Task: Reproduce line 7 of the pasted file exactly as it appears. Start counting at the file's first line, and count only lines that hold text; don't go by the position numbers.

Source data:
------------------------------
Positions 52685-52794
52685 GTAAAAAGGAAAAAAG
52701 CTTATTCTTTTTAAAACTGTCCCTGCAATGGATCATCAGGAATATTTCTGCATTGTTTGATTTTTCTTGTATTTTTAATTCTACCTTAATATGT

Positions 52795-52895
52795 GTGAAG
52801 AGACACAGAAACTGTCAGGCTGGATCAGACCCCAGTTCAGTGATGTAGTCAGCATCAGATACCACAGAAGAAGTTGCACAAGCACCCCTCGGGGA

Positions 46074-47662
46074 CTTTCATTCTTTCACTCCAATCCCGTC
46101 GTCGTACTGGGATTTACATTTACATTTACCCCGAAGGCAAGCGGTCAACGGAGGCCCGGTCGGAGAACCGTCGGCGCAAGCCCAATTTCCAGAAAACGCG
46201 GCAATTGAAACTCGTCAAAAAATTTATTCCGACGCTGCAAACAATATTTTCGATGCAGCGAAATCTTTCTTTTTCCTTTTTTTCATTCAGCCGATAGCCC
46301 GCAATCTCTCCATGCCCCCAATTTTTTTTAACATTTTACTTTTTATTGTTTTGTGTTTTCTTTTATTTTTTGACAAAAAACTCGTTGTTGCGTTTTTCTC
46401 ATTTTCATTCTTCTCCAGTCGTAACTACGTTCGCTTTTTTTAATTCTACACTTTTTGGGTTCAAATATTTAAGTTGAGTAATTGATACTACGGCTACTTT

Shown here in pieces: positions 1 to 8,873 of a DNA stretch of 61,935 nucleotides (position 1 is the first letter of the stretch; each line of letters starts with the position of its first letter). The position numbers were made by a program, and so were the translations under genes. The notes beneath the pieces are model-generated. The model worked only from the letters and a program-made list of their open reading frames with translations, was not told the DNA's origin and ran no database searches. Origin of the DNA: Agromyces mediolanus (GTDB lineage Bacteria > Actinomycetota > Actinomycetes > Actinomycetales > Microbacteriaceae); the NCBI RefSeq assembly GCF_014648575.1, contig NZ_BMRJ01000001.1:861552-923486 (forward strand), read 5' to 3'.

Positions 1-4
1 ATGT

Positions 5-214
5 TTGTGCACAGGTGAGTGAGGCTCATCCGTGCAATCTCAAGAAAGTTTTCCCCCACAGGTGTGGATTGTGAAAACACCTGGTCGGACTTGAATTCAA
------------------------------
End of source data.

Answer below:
Positions 46074-47662